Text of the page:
Bariatric surgery is the most effective solution to combat obesity in our population, which has seen an epidemic growth. This fact has been well documented in the media. It is estimated that in Europe alone there are around 160,000,000 patients, where around 1,500,000 are children. It is also a fact that discrimination prevails over obese people whose self-esteem is at a very low level, leading to a lack of social engagement.
In a large proportion of these obese patients, both blood pressure and diabetes are altered, as well as other diseases that accompany them. This means that family doctors and surgeons are increasingly subjected to greater pressure in an attempt to combat this problem, either surgically or non-surgically, by patients seeking long-term and effective weight loss. Surgical intervention is arguably the most effective and long-lasting form of treatment for morbid obesity.
Bariatric surgery represents a unique discipline for several reasons, the first of which is that bariatric surgery is founded on the attempt to alter behaviours as well as physiology, unlike other reconstructive or resection surgeries. Furthermore, its success depends on the patient’s discipline and their adherence to the behavioural changes that the surgery imposes. Patients with morbid obesity often have multiple diagnosed problems because this is a pathology that affects almost all systems in the body.
Surgeons who treat morbid obesity quickly concluded that it is impossible to carry out this treatment without using a comprehensive and multidisciplinary program, developed by a diverse and dedicated group of people in the healthcare field, who can evaluate patients, as well as prepare them either mentally and physically for the surgery and the lifestyle changes that will be required of them.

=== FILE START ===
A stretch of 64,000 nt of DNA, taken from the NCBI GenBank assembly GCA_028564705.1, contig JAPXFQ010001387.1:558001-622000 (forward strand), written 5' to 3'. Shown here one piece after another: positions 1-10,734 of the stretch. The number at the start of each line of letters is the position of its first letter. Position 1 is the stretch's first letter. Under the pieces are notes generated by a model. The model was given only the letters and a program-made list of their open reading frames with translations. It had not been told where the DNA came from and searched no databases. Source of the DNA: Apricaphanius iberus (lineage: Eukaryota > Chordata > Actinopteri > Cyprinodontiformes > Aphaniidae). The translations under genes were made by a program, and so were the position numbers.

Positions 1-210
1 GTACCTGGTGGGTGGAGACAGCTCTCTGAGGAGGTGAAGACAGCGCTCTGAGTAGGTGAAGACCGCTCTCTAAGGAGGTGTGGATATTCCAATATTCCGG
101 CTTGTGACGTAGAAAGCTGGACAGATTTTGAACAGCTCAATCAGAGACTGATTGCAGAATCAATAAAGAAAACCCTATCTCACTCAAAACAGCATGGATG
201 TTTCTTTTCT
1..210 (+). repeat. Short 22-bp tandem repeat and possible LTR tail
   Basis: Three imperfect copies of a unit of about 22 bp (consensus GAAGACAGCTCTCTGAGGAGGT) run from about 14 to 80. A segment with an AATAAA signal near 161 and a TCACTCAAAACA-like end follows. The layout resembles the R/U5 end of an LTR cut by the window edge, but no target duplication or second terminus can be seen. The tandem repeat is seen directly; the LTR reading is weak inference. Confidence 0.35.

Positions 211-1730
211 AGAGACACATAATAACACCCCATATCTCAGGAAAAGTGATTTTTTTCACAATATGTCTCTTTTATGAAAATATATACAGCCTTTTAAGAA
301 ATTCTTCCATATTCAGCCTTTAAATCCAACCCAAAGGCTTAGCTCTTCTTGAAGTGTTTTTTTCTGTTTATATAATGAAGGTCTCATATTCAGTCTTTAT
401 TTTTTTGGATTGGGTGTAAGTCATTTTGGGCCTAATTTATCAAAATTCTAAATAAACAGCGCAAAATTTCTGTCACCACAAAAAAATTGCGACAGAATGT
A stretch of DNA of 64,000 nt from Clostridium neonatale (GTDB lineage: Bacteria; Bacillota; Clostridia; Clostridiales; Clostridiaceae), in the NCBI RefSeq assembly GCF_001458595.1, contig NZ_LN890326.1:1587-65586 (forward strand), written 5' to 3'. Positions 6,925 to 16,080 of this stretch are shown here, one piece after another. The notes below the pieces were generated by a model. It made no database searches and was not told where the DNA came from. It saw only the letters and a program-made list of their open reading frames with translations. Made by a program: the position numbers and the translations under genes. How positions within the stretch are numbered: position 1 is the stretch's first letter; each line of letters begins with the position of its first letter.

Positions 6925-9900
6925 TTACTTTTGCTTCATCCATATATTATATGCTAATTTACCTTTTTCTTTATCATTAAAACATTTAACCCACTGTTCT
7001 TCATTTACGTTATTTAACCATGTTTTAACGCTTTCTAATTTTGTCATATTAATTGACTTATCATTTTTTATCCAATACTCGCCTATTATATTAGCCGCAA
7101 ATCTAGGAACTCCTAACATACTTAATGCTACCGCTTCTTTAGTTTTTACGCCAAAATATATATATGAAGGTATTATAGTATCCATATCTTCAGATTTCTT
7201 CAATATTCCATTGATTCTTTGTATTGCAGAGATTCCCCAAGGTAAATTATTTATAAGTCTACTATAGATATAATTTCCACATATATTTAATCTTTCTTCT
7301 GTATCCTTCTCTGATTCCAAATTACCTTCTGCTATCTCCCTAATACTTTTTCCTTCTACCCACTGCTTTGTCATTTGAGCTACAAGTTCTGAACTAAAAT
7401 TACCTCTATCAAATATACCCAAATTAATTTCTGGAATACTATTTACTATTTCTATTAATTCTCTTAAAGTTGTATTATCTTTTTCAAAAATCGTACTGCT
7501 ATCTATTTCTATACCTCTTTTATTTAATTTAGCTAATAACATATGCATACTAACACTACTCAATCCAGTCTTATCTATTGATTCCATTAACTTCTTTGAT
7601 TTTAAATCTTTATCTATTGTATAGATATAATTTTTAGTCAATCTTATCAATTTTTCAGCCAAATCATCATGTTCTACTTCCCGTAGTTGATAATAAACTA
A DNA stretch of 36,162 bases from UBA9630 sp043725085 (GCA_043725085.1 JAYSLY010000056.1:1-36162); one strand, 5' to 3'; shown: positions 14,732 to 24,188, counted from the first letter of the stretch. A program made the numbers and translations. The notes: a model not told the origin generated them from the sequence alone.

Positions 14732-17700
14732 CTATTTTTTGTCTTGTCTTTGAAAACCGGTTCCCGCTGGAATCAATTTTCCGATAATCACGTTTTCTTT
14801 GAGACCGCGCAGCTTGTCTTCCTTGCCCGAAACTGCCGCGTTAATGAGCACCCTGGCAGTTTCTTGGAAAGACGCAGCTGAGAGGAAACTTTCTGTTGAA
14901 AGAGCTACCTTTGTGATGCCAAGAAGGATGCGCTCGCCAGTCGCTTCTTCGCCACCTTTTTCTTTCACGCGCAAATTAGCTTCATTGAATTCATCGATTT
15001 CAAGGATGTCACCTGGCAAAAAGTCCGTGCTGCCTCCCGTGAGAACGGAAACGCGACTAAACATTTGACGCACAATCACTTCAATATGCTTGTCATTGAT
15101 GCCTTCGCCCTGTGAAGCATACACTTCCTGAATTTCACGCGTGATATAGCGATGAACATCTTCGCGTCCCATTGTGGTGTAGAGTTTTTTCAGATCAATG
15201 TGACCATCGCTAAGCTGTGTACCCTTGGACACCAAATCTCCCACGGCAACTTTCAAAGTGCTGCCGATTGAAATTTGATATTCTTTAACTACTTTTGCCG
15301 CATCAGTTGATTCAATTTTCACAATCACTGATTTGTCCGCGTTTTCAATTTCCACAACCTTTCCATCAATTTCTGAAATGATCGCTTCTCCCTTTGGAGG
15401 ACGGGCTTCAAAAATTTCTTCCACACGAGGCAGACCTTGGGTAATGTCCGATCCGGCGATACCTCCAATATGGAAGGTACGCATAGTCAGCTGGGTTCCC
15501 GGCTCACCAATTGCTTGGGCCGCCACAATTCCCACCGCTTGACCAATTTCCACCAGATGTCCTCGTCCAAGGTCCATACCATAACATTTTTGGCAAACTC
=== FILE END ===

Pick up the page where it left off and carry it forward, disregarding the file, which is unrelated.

To this end, there is a need to organize comprehensive programs that require a multidisciplinary approach and a large institutional commitment, leading to the formation of obesity treatment units or bariatric units, capable of playing an educational role and developing support strategies for patients.
Patients with BMI >/= 40, or 35 with comorbidities are generally eligible for surgery. Several weight loss attempts must have been made in the past, supervised by dietary regimens, exercise or medication. However, we have to consider that some patients with a BMI < 35 could be candidates, but they should be discussed within the entire team.
Although the age range between 18 and 60 years old does not pose any objection to surgical treatment, studies reveal that patients under 18 and over 60 years old, after being properly analysed, may be candidates for surgery. Therefore, age alone is not an objection to its achievement.
After surgery, close follow-up and a multidisciplinary approach are necessary for the success of a program of this magnitude. The knowledge of the program’s family doctors, their understanding of what bariatric surgery means, how it is performed and what is expected of it is fundamental for these programs to be successful, as they will always be the first to see this patient and tell them what they need.
Living Clinic’s bariatric surgery team is led by surgeon Dr. Luís Sá Vinhas.
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